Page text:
Long before the rooster, Triplicane is up, with prayers, kolam-drawers and people listening to the music of long ago. ANUSHA PARTHASARATHY captures the mood
In the wee hours of the morning, before motorcycles line the red-and-white walls of the temple and cars squeeze through its narrow roads, Triplicane looks like a sepia-tinted photograph, with its row houses and tree-lined mada streets.
It is nearly five and the temple's gopuram stands out from a distance, its emblem an incandescent white and red. Women in expertly draped saris walk briskly in pink flip-flops, wearing fresh marigolds, while others circumnavigate the temple, flowers in hand, some of which have been picked from trees along the way. At the entrance, shops that sell pooja paraphernalia are just beginning to open.
Loud recorded prayers engulf the surrounding streets in harmony with distant prayer calls from a neighbourhood mosque. Slowly, hands together in prayer, people begin to come out of their homes, heading straight to the temple doors, waiting for them to open.
Opposite the temple, Sri Krishna Bhavan is open for business, its brightly lit interiors already beginning to house hungry customers. Car Street is still sleepy but for the sound of raspy sweeping. Palm brooms are busy at work, and after their work is done, buckets of water are poured on these pathways and women busy themselves with rice flour, drawing practised patterns on the wet floor.
Tea stalls are open and music from the 1970s booms out of small radios, as customers bob their heads and reminisce about the old days, sipping hot tea. Some cows are curled up in the middle of the street while others feast on leftovers. An old Triplicane home called ‘Sarathy Nilayam' that has now become ‘Sree Vijaya Nursery and Primary School' has its doors open, beyond which lie a long corridor of rooms.
Most of the houses and shops surrounding the temple have etched its symbols on their facades. A left turn from Car Street and Singnachari Street comes into view. Kandasashti Kavasam emanates from one of the surrounding houses. The Triplicane Fund Kalyana Mandapam and Charities is bustling with food being carried in and out in large sacks and people shouting out instructions. Finally, around 5.30 a.m., the gurgled call of a rooster signals the coming of dawn.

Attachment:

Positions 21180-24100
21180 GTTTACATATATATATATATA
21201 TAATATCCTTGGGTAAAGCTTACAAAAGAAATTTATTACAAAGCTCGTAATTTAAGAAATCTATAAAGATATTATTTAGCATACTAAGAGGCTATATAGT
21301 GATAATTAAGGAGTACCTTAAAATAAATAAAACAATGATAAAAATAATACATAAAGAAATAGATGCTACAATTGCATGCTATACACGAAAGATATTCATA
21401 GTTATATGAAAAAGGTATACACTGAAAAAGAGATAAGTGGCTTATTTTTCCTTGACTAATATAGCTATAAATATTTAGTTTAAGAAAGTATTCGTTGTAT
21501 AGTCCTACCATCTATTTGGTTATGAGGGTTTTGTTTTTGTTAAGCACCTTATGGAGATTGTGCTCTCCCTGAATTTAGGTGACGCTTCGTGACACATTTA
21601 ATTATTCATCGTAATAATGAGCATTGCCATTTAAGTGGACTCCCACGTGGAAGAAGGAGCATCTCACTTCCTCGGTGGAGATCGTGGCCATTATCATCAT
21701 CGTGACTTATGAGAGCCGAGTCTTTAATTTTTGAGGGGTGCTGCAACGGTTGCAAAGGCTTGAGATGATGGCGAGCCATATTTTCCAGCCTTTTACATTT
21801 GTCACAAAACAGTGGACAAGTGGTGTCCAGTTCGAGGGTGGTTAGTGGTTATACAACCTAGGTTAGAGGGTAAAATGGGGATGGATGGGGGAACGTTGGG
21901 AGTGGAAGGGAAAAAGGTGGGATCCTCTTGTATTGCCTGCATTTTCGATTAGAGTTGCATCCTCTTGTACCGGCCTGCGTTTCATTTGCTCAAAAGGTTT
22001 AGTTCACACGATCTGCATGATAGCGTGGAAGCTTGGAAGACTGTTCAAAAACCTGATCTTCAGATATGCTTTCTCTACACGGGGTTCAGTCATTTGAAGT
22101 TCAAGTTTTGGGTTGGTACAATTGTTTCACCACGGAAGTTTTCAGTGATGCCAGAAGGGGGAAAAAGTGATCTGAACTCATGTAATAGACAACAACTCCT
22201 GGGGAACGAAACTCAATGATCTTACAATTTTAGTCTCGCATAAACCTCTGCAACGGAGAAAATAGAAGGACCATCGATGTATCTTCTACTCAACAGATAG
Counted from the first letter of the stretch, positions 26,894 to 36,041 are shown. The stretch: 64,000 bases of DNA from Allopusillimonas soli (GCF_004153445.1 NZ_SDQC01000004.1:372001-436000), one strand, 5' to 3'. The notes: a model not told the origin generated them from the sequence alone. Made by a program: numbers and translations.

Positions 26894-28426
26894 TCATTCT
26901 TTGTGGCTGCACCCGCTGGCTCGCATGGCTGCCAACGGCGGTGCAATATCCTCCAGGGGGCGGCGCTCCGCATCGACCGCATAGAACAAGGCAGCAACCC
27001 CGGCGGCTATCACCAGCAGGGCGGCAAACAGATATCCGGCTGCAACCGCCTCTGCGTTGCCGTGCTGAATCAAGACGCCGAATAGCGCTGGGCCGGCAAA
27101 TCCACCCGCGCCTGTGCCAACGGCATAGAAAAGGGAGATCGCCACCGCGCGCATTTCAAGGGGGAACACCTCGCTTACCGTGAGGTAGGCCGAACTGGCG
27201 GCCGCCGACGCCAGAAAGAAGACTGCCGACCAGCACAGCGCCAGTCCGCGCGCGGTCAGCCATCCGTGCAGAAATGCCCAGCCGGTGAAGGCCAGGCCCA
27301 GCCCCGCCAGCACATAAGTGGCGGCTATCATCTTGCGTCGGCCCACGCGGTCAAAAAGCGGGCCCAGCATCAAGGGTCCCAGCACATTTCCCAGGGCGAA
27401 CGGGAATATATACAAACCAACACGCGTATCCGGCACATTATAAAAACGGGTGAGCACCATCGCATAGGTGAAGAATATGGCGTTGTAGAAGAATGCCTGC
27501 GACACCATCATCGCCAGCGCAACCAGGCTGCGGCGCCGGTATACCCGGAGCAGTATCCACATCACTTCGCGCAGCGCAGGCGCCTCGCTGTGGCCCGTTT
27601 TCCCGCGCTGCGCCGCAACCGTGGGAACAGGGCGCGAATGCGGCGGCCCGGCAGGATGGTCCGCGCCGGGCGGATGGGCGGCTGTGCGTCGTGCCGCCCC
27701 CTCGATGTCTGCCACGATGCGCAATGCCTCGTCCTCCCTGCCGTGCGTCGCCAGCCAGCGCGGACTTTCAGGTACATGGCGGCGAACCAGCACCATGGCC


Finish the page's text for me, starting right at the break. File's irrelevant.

The smaller markets behind the temple open with fresh stocks of vegetables being lifted out of carriers. The flower sellers are setting up shop, stringing fresh jasmine and roses into garlands.
Outside the provision stores, milk packets in plastic trays are stacked on top of each other, sometimes as tall as five feet. Turmeric-stained cloth bags are filled. Prices are haggled over.
Triplicane High Road is already busy, and as the first rays of light descend from the sky, traffic begins to thicken. Ratna Café has its regulars buried deep in newspapers while bachelors fill up the other tables. Hot discussions take place over vadai, idli and pongal swimming in pools of sambar poured from stainless steel mugs. The familiar aroma of filter coffee follows us everywhere. Zambazar with its ash-marked blue doors opens with clusters of bananas dotting the pavements and dark aubergines tumbling out of upturned bags.
At 6 a.m., three men, two playing the tavil and nadaswaram and one with a covered brass pot on his head, wake up the neighbourhood with their daily rounds around the temple. “It is only after the pot has gone for its rounds that the temple is opened,” says one of the shopkeepers outside.
The doors are opened and people rush in. “The viswaroopam pooja is over. You can all go in,” someone shouts from inside, while a staff member at the entrance nods and says, “This has been Triplicane's wakeup call every day over many years.”
Sure enough, the nadaswaram plays its last note, lights begin to flicker in nearby homes, and the revving of engines shatters the stillness of time.